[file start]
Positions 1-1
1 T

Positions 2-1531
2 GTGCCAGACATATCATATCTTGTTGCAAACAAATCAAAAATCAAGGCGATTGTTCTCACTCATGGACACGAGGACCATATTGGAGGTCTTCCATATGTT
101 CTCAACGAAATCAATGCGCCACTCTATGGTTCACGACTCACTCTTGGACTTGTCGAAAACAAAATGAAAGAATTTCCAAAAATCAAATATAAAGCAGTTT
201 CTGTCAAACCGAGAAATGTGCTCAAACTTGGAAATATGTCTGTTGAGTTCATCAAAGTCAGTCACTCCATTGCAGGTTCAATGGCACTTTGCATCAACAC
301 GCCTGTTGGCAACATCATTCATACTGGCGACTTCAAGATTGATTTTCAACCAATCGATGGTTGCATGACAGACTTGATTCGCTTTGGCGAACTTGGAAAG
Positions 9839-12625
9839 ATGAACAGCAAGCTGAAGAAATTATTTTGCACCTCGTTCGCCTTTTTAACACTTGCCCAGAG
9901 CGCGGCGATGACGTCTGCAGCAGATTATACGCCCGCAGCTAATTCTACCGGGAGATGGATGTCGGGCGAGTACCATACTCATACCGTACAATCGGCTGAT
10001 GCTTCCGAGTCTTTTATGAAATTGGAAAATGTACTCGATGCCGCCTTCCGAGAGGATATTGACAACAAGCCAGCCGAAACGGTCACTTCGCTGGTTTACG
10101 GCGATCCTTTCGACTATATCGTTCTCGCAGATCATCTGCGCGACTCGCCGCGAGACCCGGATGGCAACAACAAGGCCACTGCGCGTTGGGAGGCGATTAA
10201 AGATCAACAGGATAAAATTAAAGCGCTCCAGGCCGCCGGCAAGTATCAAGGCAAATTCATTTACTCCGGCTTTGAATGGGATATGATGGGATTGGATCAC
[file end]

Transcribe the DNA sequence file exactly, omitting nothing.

Positions 1-1
1 T

Positions 2-1531
2 GTGCCAGACATATCATATCTTGTTGCAAACAAATCAAAAATCAAGGCGATTGTTCTCACTCATGGACACGAGGACCATATTGGAGGTCTTCCATATGTT
101 CTCAACGAAATCAATGCGCCACTCTATGGTTCACGACTCACTCTTGGACTTGTCGAAAACAAAATGAAAGAATTTCCAAAAATCAAATATAAAGCAGTTT
201 CTGTCAAACCGAGAAATGTGCTCAAACTTGGAAATATGTCTGTTGAGTTCATCAAAGTCAGTCACTCCATTGCAGGTTCAATGGCACTTTGCATCAACAC
301 GCCTGTTGGCAACATCATTCATACTGGCGACTTCAAGATTGATTTTCAACCAATCGATGGTTGCATGACAGACTTGATTCGCTTTGGCGAACTTGGAAAG
Positions 9839-12625
9839 ATGAACAGCAAGCTGAAGAAATTATTTTGCACCTCGTTCGCCTTTTTAACACTTGCCCAGAG
9901 CGCGGCGATGACGTCTGCAGCAGATTATACGCCCGCAGCTAATTCTACCGGGAGATGGATGTCGGGCGAGTACCATACTCATACCGTACAATCGGCTGAT
10001 GCTTCCGAGTCTTTTATGAAATTGGAAAATGTACTCGATGCCGCCTTCCGAGAGGATATTGACAACAAGCCAGCCGAAACGGTCACTTCGCTGGTTTACG
10101 GCGATCCTTTCGACTATATCGTTCTCGCAGATCATCTGCGCGACTCGCCGCGAGACCCGGATGGCAACAACAAGGCCACTGCGCGTTGGGAGGCGATTAA
10201 AGATCAACAGGATAAAATTAAAGCGCTCCAGGCCGCCGGCAAGTATCAAGGCAAATTCATTTACTCCGGCTTTGAATGGGATATGATGGGATTGGATCAC